Sunday, August 30, 2009

Random Musings on the State of the Beauty and Fashion Industries

Oh my...Escada has filed for Chapter 11 bankruptcy. In the old days when I had plenty of money to spend on clothing, I lived in Escada. Then, Escada left me. I felt like a jilted lover. They forgot their bread and butter - career women who wanted to be stylish - and aimed for Hollywood starlets and a younger audience. They even raised their prices from "merely very expensive" to absurd. The younger audience couldn't afford the clothes, so it's no surprise to me that a recession has driven this company over the edge. I'm still wearing Escada's classic and timeless pieces (along with the lower-priced Laurel they discontinued), and I hope that this jolt of reality will lead them to reconsider their focus.

When they left me, I had no trouble finding replacement lovers. Armani started to rake in my dollars, and a few other lines, such as Michael Kors and Dolce & Gabanna, earned a chunk of my bank account. Even then, though, I mourned the loss of my old go-to brand. Every now and then, I would troll the Escada display at the stores. Never bought another piece, though, after they left me. That was years ago.

Now, the recession has the fashion and beauty industries in the doldrums. Every week, I read in WWD that another company has reported dismal profits or, worse, losses. L'Oreal's net profits declined almost 14% in the first half of this year (WWD, August 27), but the company is still expecting an annual sales growth. L'Oreal is the world's largest beauty manufacturer, and its brands include L'Oreal (of course), Shu Uemura, Armani Cosmetics, YSL, Vichy, Skinceuticals, Lancome, and Kiehl's - to name only a few.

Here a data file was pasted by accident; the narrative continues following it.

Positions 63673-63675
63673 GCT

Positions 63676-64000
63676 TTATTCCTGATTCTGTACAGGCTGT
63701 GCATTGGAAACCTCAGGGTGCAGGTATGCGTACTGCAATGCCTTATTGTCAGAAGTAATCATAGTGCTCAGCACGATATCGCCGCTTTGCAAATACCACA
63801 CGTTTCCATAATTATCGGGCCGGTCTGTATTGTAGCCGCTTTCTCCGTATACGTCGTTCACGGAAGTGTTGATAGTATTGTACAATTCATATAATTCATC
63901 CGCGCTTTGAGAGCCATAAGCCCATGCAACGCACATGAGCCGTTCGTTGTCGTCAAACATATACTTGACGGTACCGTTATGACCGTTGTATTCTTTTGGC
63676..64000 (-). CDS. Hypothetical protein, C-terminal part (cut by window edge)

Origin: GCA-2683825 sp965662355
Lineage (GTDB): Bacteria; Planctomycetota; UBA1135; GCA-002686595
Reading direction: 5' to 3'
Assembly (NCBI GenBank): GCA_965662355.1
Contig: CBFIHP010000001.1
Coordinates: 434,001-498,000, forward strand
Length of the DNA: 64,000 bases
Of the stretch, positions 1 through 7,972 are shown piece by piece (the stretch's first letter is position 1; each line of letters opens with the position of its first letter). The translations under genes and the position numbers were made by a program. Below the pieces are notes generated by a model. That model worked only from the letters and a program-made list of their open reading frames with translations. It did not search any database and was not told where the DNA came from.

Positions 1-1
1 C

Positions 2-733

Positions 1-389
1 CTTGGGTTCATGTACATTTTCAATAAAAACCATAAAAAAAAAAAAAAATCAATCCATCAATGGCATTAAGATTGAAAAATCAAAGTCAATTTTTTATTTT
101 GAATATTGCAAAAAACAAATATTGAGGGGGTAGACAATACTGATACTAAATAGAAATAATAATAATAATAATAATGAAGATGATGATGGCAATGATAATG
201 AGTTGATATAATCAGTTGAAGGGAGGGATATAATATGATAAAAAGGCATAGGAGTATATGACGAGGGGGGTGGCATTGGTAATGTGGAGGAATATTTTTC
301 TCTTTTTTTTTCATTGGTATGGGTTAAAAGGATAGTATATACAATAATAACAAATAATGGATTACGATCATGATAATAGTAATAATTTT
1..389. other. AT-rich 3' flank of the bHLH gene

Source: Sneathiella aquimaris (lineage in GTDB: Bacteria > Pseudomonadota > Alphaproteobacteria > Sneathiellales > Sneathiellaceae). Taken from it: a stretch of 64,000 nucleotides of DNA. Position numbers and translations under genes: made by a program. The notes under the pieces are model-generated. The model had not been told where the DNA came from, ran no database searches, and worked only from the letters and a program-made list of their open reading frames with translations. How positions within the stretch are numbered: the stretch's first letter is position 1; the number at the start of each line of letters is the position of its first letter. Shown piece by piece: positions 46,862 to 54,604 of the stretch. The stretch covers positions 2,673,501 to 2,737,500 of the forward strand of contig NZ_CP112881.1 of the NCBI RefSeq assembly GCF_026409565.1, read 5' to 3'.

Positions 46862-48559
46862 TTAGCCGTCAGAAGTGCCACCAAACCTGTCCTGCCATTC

What does all this mean? For one thing, we are all spending less, some out of caution and others out of necessity. We are looking for good value for our hard-earned dollars and for products that match the marketing hype. There are predictions that things may stay this way long after economists have declared the recession over.

What can companies do? Provide value, quality, and, in the case of beauty products, effectiveness, for a gag-free price. I am already seeing lower or steady prices on top-of-the-line skin care and cosmetics.

This is probably a good wake-up call for manufacturers and buyers. We want to try before we buy (so keep those samples coming). We want to know what's in the products we buy and how they work; fewer women with money to spend will be purchasing products simply because some gorgeous celebrity is purportedly wearing them under the retouched ad. We want to feel good about what we buy, long after the shopping rush is gone. That means our products have to produce results - from pretty faces to fewer wrinkles or softer skin.

That's why I will keep writing about products that meet their promises. I hope you will join me for the journey.

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